Then Frank and I headed up the steep land rover track and followed it to the broad col between Beinn a’Chait and the minor bump of Carn Dearg Mor. On and on went this very easy track which follows the Allt Slanaidh on its way towards Glen Tilt. After roughly ninety minutes since the break we reached the edge of the forest above Glen Tilt. Through a gate in the tree fence we continued our walk in the lovely shade provided by the pine tree plantation. Soon sounds of shooting could be heard and we inferred from the map that we were nearing the shooting range in Glen Tilt. It was the 6th of June 2014 – exactly 70 years after D-Day – and the local rifle club was having a celebrative competition to mark the anniversary. Thank god that today they weren’t looking for Germans to hunt down :-). We passed the rifle range and then picked up the shady path leading down to Glen Tilt where it joined the road down the glen to the parking in Old Bridge of Tilt. There we un-booted our steaming feet and enjoyed resting our legs.

After a chat with another hiker whom we had met on the mountain we then threw our stuff into the car, rolled down the windows and drove off to Pitlochry and the shower waiting for us at the B&B. 30 kilometres, most of it on land rover track, for one Munro is quite a tall order. But it was fun and a great effort for a final day. Very good!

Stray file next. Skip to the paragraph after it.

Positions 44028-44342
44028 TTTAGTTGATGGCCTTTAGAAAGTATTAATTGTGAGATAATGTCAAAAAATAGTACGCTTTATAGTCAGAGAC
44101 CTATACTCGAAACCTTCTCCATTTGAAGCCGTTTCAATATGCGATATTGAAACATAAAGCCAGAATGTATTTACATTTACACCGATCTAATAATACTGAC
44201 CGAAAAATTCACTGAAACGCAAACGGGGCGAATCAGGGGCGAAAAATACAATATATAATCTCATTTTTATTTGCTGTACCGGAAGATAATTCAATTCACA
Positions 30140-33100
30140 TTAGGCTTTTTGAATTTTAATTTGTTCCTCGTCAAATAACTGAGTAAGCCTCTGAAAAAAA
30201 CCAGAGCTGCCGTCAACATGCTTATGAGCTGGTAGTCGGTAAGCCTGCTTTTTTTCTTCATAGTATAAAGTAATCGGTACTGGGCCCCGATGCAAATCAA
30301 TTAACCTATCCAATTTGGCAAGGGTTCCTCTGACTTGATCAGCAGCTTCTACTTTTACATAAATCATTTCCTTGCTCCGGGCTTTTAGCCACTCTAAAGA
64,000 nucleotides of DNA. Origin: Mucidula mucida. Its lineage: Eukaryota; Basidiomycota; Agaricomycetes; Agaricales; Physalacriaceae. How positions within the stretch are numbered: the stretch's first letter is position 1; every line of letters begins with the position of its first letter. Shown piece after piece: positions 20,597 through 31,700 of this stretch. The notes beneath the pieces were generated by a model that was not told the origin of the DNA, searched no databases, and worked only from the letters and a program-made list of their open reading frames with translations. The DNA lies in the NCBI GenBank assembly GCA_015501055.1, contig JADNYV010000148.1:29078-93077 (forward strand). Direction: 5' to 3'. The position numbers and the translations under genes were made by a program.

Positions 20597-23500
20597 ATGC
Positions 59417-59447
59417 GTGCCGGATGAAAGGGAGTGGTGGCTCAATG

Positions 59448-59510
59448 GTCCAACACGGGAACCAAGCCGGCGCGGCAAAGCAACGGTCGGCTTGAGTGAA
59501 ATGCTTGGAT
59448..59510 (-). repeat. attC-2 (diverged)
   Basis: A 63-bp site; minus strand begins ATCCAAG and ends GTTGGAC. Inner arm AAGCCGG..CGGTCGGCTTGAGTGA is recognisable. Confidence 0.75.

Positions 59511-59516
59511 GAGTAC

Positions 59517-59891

June 6th, 2014|2014, Glen Garry to Braemar|

Beinn a’Chlachair

Gorillas in the mist? Well not exactly since there were no gorillas and we were not in Rwanda. But then: There was mist, there was the Moy Forest on the other side of the A 86, there were mountains all around. And there is a civilization encroaching on wild land in the form of forestry roads, hydro works and even the odd jogger on our route. But no Sigourney Weaver and no Diane Fossey.

Anyway. Years ago we had climbed Creag Pitridh and Geal Carn in quite appalling conditions. Strong winds, driving rain, no views. This time round we set Beinn a’Chlachair as our objective. We parked in the layby at the west end of Loch Laggan. Once outside the car we were attacked by midges, which meant a rather hurried start to the day.